SS: Yeah. And then to be I’ve always told this to Microsoft, to Bill and to Microsoft kind of thing right now, hey, we will not be successful. If we continue believing that like not anybody and everybody will want to come to Redmond, there is going to be a limit to that. I don’t know when that’s going to be kind of thing, right? I also didn’t know whether like and I it wasn’t like an I knew that there was going to work very well. I said we have to experiment, we have to learn. Okay, a couple years prior to that, like, you know, we had set up a R&D Center in Israel. And you know how that happened? Yaron Shamir was at Microsoft here, he said, like, you know, hey, I’m gonna go to Israel, and two of my colleagues from Microsoft, we’re … three of us are going to Israel without or without Microsoft. Okay. I’m assuming that my there is no no interest in doing anything Israel. So we want to leave and we are going to go back. And then Paul Maritz, it’s like, oh, my God, like, no, hey, we don’t want to lose. These guys are great guys. Can they? Can we just set up shop there? Right.

So it was more accidental than what I called strategic. And India, I felt was the first time where we really thought about like, Hey, there is no real there isn’t like in my head, this individual wants to go there, or that group of people want to go there, or the following 10 people want to go back to India, kind of thing, it was more about like, you know, hey, how do we experiment with what distributed development could look like, so that we can learn and start building that muscle?

Once we decided that what I said was looking ahead to get the right level of cultural infusion, because you don’t want it to be completely Redmond centric. You don’t want to be completely a different culture kind of thing. Is there a way we could tap into a number of people who are here who are maybe interested in going back for a spell or for some time or just want to go back, kind of thing, can we use it as an opportunity to have the right level of cultural infusion as we build up an organization for scale for the long term that looks and feels like Microsoft as opposed to a completely different company? Because it’s somewhere else? Right? So it sounds to me like the notion of providing an opportunity for people to go back was sort of a means to an end.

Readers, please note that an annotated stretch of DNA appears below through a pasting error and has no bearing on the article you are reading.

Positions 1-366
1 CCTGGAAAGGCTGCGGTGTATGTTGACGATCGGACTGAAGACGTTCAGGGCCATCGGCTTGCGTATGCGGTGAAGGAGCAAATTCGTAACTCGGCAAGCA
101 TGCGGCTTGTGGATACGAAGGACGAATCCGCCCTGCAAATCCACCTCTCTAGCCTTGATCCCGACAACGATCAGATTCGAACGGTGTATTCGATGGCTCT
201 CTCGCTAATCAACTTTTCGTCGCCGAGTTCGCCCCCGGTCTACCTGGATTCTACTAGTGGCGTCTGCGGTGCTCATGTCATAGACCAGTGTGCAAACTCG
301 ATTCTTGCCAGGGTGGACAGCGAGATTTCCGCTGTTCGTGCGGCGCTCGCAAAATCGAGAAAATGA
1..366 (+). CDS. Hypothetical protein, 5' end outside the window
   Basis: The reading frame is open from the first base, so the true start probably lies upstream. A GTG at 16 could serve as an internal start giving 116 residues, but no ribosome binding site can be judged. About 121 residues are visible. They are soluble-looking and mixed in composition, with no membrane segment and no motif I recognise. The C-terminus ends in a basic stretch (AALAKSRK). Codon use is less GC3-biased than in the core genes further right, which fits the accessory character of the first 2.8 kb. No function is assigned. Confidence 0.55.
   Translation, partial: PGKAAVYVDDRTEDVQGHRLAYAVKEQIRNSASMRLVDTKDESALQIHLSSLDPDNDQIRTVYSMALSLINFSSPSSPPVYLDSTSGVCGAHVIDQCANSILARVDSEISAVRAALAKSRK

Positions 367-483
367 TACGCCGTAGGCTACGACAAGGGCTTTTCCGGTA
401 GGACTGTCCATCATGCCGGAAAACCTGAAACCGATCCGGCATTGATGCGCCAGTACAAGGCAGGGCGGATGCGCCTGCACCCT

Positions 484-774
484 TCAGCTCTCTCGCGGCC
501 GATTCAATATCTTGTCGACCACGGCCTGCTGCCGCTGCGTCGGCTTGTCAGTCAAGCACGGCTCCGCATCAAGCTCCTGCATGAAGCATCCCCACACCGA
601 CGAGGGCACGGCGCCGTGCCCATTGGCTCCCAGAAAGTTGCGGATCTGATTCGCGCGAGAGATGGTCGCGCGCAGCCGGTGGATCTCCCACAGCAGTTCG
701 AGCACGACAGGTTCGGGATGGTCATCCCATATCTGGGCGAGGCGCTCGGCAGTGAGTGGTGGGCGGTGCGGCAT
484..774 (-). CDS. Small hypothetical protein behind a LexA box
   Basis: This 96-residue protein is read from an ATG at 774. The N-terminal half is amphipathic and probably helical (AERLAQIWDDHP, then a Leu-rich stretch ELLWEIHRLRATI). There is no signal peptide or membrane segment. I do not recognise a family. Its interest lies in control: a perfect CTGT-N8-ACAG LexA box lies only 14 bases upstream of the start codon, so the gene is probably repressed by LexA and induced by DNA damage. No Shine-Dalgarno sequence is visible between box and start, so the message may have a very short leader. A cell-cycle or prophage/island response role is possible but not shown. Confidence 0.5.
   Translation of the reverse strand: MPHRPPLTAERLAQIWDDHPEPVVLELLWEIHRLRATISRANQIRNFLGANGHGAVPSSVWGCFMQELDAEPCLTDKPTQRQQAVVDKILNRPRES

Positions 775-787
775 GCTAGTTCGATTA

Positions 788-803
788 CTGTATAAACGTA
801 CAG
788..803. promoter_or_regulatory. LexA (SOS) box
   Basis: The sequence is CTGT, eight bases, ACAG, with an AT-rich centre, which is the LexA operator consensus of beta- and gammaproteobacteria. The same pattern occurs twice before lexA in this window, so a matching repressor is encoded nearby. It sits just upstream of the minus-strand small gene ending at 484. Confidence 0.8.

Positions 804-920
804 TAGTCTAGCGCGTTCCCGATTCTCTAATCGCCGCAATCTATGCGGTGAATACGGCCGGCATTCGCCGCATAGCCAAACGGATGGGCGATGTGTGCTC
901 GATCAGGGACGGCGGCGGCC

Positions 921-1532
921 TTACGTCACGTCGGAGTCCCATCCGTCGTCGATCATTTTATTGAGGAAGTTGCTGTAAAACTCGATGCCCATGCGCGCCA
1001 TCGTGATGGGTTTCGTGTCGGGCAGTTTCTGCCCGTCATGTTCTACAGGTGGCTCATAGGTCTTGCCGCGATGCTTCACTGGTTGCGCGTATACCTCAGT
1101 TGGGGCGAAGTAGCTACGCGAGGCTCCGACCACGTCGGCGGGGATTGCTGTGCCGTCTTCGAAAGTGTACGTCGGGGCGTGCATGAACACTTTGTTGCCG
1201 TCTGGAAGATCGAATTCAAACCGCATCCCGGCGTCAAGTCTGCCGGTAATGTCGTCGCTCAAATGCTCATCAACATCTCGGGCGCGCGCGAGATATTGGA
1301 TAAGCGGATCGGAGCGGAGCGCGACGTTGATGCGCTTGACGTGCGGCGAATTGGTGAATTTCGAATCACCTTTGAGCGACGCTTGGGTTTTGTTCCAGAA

CW: But so much of the culture of the company was built around being able to have a face to face conversation and so much of trust was around “I know you because I’ve you know, had a Starbucks with you.” Do you think the development in India helped the company realize this remote working is legal or works?

SS: It took us I’ll tell you it’s still, in my opinion, it’s still a work in progress. We’re still learning okay. Having said that, there were it wasn’t just India, we started in India, then we started in China, then we sort of had enough presence through acquisitions in the Bay Area. We started in Boston for a variety of reasons right. So, before you realize you started like not really seeing like not distributed things. India just happened to be like no the farthest in 12 hours or so time zones are like the craziest kind of thing and started earlier on, but it wasn’t like an Hey, just that one experiment, we said like in a hey, this is a muscle that we need an even we never thought that we are going to be in a completely remote work environment like what we are today because of the pandemic right.